BOOKMAIL

Today’s book mail comes courtesy of Nic Stone, who read a less-than-glowing review I did of one of her books and still offered to send me an advanced reader copy of her latest. Because some authors are class acts. ⠀

She also totally and utterly sassed me out about said review, because some authors are also as mischievous as they are tactful. Which I love, obviously.

Thank you, Nic, for the books and the banter. And for making my week. Looking forward to reading this!

DEAR MARTIN by Nic Stone

dear-martin-1So while Nic Stone’s first foray into the world of middle grade fiction left me feeling somewhat underwhelmed, I enjoyed aspects of it enough to leave me feeling like giving another of her books a shot. And wow am I glad I did. ⠀

Dear Martin is Nic Stone’s first published work, and where the writing in Clean Getaway feels stilted and hesitant, here it flows with a smooth, confident swagger. Which makes for a curious dichotomy: the prose is imminently readable, but the topics discussed are heavy, all too real and sometimes hard to read. But it’s a balance that Stone strikes splendidly.⠀⠀

Dear Martin follows Justyce McAllister, a brilliant student at an exclusive and privileged private school, whose life, at the start of the story, consists of excelling at school in order to get into the Ivy League, and trying to figure out a tumultuous relationship with his on-again/off-again/on-again girlfriend. Until one night, when trying to stop said girlfriend from driving home drunk, he is harassed by a racist cop who predictably assumes the worst. The experience leaves him shaken, enough that he starts to become increasingly aware of just how much he is judged by the color of his skin. ⠀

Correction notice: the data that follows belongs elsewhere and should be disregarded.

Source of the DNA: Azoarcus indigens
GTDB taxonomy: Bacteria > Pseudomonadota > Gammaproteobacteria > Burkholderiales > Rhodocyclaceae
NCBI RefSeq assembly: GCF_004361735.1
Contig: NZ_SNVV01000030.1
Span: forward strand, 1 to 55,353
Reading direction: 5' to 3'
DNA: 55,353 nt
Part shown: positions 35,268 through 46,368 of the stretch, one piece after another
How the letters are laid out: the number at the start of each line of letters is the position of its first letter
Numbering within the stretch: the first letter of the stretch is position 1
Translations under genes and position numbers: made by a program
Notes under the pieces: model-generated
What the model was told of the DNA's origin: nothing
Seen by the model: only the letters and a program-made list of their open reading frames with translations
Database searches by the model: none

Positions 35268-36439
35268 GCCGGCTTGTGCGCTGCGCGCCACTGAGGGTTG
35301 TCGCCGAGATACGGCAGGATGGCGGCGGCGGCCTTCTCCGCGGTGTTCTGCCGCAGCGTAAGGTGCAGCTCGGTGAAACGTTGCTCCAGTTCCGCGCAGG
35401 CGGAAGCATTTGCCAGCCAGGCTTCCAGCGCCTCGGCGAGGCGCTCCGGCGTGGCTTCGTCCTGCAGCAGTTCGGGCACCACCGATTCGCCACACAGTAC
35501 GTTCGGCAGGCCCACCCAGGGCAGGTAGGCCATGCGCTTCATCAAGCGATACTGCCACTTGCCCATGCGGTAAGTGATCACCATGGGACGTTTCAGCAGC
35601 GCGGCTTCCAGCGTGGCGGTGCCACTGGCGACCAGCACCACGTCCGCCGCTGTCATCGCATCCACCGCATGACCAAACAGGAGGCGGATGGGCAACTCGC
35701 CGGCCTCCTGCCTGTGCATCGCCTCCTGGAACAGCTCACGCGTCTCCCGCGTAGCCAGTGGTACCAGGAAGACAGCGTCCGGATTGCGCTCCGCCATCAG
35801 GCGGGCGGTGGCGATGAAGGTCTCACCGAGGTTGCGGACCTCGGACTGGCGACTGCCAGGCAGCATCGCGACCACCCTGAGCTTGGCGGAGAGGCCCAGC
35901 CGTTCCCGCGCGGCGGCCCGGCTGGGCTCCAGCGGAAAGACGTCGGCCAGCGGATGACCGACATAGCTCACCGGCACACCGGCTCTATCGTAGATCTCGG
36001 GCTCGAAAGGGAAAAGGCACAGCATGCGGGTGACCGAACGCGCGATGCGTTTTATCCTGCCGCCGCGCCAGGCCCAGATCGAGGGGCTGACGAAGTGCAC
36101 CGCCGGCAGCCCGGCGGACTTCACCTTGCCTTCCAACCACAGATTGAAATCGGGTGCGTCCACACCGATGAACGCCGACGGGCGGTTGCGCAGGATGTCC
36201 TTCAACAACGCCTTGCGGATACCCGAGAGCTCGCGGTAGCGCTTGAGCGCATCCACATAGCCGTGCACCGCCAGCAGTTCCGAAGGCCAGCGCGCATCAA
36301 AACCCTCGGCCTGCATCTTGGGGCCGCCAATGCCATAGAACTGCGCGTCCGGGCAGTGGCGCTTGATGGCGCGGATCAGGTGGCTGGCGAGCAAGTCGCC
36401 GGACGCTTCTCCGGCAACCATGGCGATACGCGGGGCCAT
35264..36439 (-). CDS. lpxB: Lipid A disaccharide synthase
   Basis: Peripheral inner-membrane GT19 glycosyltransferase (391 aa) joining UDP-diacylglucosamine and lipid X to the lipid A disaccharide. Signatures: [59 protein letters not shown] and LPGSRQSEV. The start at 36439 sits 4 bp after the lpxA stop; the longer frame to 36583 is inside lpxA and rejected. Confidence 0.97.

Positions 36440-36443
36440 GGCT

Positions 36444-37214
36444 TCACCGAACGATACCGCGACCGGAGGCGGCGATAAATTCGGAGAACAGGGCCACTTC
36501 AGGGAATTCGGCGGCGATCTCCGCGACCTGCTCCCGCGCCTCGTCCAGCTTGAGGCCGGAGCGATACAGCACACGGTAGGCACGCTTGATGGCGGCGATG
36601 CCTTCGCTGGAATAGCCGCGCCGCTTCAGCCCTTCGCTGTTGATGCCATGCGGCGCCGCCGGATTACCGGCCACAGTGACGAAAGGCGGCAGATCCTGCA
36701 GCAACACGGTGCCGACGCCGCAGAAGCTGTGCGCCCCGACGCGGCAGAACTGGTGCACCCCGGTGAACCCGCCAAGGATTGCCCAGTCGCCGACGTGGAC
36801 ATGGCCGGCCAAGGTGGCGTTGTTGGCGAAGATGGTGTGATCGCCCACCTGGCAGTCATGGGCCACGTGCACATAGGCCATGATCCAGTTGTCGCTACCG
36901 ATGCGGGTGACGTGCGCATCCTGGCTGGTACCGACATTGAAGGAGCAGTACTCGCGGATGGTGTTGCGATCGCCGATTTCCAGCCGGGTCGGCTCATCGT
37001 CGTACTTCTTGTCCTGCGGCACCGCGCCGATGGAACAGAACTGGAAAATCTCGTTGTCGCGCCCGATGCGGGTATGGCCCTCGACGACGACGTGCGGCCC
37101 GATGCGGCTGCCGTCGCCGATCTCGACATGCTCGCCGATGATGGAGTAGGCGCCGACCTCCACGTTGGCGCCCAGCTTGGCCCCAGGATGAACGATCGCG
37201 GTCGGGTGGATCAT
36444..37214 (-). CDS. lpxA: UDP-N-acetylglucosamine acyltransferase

Justyce doesn’t know how to deal with this, so he starts a project with the goal of emulating Martin Luther King, Jr. in a series of letters that soon become the outlet for his fear and frustration. A project that comes to a tragic, screeching halt when he and his best friend are involved in a shooting, the fallout of which puts Justyce in the cross-hairs of the media and the general public, who insist on degrading and demeaning him.⠀

Nic Stone has written a heartbreakingly real and painfully relevant novel about the plague of systematized racism and how it continually, relentlessly tears down and dismantles Black youths. Justyce feels all too real, as a young Black man who has to work twice as hard as everybody else in order to stand on the same stage as his more privileged colleagues; as a less-than-perfect teenager just trying to figure out the trials and tribulations of adolescence, which is hard enough without the prejudice of others; as just this kid who just wants, like Martin, to face a world that never, ever lets up with all the grace and dignity of a king and just do good.⠀

The cover for my copy features a blurb by Angie Thomas, which is appropriate since this book explores the same theme as her excellent debut The Hate U Give. But whereas that book presents a more idealized conclusion of a community coming together to fight injustice, Dear Martin is, I think, a bit more realistic in its ambiguity — which just adds another layer of tragedy to the story. The ending of Dear Martin caught me off-guard, since it felt to me like there was more to the story. But there’s no neat resolution to be found here, no uplifting ending wrapped up in a bow. It ends like real-life situations often do: with uncertainty. We don’t know what’s going to happen to Justyce any more than he does. But Stone reminds us that, like Martin, we can hope, and we can dream. And maybe one day we’ll find our way towards justice.